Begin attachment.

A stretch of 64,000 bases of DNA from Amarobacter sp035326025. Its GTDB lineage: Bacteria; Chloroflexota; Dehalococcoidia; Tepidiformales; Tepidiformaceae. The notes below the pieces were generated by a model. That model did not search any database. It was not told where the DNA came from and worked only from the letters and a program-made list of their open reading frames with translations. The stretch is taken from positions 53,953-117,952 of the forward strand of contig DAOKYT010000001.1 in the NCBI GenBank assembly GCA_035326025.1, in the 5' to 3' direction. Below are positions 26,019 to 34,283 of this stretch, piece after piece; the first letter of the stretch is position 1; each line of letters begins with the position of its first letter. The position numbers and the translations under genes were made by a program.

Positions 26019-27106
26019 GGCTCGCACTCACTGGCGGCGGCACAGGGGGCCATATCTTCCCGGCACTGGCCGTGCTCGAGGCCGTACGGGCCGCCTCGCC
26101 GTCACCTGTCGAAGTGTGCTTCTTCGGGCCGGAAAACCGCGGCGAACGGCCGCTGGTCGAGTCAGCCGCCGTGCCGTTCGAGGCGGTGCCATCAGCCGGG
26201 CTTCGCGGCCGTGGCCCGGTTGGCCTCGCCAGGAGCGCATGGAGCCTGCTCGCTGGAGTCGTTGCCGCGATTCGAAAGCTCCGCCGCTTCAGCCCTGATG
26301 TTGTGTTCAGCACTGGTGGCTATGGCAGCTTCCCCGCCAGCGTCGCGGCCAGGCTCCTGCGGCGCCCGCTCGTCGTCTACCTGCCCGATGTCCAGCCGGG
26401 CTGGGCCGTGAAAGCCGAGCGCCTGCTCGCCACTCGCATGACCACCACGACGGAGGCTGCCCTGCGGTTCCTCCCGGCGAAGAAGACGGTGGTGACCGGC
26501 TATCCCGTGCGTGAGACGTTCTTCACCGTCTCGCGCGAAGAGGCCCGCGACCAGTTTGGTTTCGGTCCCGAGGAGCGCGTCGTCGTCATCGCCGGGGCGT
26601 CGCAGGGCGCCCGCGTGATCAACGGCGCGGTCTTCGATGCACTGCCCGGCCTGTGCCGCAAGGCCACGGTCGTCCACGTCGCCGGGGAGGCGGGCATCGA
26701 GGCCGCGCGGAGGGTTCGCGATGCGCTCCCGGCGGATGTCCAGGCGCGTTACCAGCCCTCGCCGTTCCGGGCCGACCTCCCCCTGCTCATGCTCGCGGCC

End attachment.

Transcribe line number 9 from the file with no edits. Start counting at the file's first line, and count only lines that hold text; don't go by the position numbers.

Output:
26601 CGCAGGGCGCCCGCGTGATCAACGGCGCGGTCTTCGATGCACTGCCCGGCCTGTGCCGCAAGGCCACGGTCGTCCACGTCGCCGGGGAGGCGGGCATCGA